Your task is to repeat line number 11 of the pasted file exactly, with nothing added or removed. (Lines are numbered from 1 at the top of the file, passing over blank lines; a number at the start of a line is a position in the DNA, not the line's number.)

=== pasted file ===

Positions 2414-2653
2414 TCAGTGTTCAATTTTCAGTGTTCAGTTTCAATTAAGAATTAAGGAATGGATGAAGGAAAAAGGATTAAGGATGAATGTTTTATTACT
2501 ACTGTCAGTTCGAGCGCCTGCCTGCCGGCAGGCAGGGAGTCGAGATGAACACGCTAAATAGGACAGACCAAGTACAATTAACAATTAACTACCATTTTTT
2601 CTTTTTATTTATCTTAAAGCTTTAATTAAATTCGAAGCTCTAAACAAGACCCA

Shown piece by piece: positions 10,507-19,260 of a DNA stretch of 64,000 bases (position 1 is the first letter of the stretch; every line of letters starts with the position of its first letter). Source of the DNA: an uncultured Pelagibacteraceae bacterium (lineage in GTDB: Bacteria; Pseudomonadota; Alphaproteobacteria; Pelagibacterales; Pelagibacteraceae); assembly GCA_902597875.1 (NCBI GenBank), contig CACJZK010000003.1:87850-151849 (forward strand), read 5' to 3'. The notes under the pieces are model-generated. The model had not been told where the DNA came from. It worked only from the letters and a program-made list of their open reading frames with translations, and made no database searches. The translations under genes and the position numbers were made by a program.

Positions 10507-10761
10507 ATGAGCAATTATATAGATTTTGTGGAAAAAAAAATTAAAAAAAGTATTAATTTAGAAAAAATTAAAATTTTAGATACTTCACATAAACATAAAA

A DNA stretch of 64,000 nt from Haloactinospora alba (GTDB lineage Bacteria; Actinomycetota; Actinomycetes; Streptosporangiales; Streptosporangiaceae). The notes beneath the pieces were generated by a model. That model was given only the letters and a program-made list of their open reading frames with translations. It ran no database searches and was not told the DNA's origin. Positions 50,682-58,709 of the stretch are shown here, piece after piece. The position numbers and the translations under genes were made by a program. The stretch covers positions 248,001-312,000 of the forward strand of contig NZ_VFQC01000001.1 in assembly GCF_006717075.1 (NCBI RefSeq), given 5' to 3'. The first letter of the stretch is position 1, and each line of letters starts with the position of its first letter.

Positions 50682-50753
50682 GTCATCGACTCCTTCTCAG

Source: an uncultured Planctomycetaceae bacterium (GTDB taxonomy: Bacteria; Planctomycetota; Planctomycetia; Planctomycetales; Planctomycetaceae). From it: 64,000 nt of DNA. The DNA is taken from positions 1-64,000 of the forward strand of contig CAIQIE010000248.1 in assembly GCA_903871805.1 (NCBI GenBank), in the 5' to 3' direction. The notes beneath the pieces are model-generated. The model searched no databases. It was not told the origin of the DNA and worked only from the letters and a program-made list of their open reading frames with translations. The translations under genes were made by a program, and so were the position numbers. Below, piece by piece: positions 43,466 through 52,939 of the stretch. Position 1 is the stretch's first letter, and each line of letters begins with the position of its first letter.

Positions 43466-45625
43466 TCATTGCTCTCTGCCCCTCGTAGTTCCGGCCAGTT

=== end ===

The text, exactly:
Source: an uncultured Planctomycetaceae bacterium (GTDB taxonomy: Bacteria; Planctomycetota; Planctomycetia; Planctomycetales; Planctomycetaceae). From it: 64,000 nt of DNA. The DNA is taken from positions 1-64,000 of the forward strand of contig CAIQIE010000248.1 in assembly GCA_903871805.1 (NCBI GenBank), in the 5' to 3' direction. The notes beneath the pieces are model-generated. The model searched no databases. It was not told the origin of the DNA and worked only from the letters and a program-made list of their open reading frames with translations. The translations under genes were made by a program, and so were the position numbers. Below, piece by piece: positions 43,466 through 52,939 of the stretch. Position 1 is the stretch's first letter, and each line of letters begins with the position of its first letter.